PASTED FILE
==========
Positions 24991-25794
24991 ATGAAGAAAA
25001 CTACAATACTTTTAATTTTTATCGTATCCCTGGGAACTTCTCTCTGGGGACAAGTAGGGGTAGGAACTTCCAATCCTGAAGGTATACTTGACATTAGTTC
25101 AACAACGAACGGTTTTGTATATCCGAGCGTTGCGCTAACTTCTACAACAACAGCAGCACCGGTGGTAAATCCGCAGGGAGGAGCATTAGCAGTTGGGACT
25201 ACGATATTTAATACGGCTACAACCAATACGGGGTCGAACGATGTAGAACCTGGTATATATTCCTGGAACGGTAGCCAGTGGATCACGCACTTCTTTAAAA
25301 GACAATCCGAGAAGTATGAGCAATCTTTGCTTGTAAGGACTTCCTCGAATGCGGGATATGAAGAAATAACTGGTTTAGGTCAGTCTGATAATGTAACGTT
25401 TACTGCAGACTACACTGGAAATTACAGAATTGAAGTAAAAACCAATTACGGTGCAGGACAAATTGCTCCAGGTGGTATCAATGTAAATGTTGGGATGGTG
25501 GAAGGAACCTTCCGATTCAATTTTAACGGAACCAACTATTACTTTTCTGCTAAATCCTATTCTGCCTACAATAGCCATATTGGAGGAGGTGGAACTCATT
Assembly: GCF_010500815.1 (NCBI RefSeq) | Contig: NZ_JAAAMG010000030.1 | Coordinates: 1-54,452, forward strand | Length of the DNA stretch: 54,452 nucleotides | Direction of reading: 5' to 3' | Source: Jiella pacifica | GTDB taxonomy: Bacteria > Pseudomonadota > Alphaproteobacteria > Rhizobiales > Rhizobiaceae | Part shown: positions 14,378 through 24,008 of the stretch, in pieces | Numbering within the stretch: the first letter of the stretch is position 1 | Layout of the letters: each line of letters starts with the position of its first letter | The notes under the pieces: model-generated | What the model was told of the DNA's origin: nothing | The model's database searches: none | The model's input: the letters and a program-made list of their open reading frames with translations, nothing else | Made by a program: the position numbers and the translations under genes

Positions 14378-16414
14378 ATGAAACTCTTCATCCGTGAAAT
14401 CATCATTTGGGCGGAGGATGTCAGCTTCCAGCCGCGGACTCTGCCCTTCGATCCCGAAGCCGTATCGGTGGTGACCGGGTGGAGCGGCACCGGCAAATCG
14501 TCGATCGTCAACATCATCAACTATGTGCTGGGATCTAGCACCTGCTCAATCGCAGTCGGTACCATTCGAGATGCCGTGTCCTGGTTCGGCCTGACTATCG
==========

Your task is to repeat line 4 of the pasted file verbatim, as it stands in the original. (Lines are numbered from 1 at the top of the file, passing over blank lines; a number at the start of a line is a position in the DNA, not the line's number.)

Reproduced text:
25101 AACAACGAACGGTTTTGTATATCCGAGCGTTGCGCTAACTTCTACAACAACAGCAGCACCGGTGGTAAATCCGCAGGGAGGAGCATTAGCAGTTGGGACT